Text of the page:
Koch, C., Ullman, S.: Shifts in selective visual attention: towards the underlying neural circuitry. Hum. Neurobiol. 4(4), 219–227 (1985)Google Scholar
  15. 15.
    LeCun, Y., Bottou, L., Bengio, Y., Haffner, P.: Gradient-based learning applied to document recognition. Proceedings of the IEEE 86(11), 2278–2324 (1998)CrossRefGoogle Scholar
  16. 16.
    Lennox, J.G.: Darwin was a teleologist. Biology and Philosophy 8(4), 409–421 (1993)CrossRefGoogle Scholar
  17. 17.
    Mel, B.W.: Seemore: Combining Color, Shape, and Texture Histogramming in a Neurally Inspired Approach to Visual Object Recognition. Neural Computation 9(4), 777–804 (1997)CrossRefGoogle Scholar
  18. 18.
    Milanese, R.: Detecting salient regions in an image: from biological evidence to computer implementation. PhD thesis, Department of Computer Science, University of Genova, Switzerland (December 1993)Google Scholar
  19. 19.
    Milner, A.D., Goodale, M.A.: The Visual Brain in Action, 2nd edn. Oxford University Press, Oxford (2006)CrossRefGoogle Scholar
  20. 20.
    Mutch, J., Lowe, D.G.: Object Class Recognition and Localization Using Sparse Features with Limited Receptive Fields. Int. J. Comput. Vision 80, 45–57 (2008)CrossRefGoogle Scholar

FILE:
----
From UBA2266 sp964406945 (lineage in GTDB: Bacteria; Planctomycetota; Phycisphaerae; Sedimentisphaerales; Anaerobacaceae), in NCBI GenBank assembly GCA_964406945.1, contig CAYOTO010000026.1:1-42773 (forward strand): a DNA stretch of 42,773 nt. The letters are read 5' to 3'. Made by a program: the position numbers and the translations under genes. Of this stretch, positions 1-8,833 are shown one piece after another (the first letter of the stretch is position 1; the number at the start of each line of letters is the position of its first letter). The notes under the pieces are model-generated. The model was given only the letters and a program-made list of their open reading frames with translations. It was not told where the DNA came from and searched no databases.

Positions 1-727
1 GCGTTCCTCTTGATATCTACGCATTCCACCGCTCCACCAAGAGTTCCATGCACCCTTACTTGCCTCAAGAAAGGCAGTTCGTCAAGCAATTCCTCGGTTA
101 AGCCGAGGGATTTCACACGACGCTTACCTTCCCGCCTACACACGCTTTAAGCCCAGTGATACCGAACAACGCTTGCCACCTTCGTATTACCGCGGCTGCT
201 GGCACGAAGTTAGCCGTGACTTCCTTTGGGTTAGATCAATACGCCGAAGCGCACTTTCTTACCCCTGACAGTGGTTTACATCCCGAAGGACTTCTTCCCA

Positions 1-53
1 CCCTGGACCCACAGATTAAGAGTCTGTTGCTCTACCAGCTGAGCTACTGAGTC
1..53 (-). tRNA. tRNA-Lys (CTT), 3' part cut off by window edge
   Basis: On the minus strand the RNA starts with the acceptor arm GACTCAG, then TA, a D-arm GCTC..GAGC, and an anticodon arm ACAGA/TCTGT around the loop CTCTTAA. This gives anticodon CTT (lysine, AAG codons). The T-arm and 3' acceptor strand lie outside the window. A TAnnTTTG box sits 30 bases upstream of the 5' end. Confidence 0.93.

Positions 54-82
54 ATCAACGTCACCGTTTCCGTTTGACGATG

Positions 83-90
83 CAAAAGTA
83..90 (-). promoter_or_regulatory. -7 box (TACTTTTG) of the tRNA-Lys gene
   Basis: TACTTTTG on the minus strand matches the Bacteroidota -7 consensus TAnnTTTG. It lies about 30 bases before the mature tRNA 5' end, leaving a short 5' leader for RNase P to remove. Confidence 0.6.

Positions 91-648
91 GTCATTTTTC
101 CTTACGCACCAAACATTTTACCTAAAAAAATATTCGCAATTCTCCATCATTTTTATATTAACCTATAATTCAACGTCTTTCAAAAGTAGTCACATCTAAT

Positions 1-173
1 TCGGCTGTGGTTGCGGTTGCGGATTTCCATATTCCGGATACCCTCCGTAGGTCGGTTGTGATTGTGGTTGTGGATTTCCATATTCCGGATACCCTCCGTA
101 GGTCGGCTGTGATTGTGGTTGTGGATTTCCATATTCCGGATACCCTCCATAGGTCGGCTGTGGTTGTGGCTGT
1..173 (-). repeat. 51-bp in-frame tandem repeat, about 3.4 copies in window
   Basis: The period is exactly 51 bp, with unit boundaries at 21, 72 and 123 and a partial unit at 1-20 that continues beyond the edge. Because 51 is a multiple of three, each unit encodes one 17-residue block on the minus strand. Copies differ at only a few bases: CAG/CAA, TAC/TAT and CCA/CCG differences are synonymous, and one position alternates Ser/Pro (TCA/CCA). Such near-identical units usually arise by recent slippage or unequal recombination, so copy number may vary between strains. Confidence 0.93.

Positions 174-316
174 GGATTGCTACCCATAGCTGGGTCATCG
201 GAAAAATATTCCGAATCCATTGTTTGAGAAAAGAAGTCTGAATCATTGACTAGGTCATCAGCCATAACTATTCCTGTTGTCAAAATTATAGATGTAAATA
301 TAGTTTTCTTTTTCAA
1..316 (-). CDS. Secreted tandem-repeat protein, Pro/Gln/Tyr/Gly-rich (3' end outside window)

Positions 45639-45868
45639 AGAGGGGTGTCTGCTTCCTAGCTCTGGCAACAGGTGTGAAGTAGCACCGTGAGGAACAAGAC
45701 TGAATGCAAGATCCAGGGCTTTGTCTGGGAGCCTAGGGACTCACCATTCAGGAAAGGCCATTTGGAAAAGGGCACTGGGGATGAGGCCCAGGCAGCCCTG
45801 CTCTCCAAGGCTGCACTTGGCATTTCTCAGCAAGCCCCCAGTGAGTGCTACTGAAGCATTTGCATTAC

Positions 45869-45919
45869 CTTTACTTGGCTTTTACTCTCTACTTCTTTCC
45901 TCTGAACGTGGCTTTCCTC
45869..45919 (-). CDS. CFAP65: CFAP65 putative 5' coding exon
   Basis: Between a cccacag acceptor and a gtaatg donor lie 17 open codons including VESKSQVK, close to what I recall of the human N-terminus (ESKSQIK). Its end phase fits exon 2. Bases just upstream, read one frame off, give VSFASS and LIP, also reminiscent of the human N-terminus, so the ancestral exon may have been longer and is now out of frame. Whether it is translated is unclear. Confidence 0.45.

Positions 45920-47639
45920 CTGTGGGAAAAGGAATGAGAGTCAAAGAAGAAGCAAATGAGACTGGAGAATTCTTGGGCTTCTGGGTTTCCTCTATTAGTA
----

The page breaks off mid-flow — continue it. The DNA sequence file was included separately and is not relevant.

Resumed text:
21. 21.
    Olague, G.: Evolutionary Computer Vision – The First Footprints (to appear)Google Scholar
  22. 22.
    Oram, M.W., Perrett, D.I.: Modeling visual recognition from neurobiological constraints. Neural Networks 7(6), 945–972 (1994)CrossRefGoogle Scholar
  23. 23.
    Rensink, R.A.: The Dynamic Representation of Scenes. Visual Cognition 7(1-3), 17–42 (2000)CrossRefGoogle Scholar
  24. 24.
    Riesenhuber, M., Poggio, T.: Hierarchical models of object recognition in cortex. Nature Neuroscience 2, 1019–1025 (1999)CrossRefGoogle Scholar
  25. 25.
    Schneider, G.E.: Contrasting Visuomotor Functions of Tectum and Cortex in the Golden Hamster. Psychologische Forschung 31(1), 52–62 (1967)CrossRefGoogle Scholar
  26. 26.
    Schneider, G.E.: Two Visual Systems. Science 163(3870), 895–902 (1969)CrossRefGoogle Scholar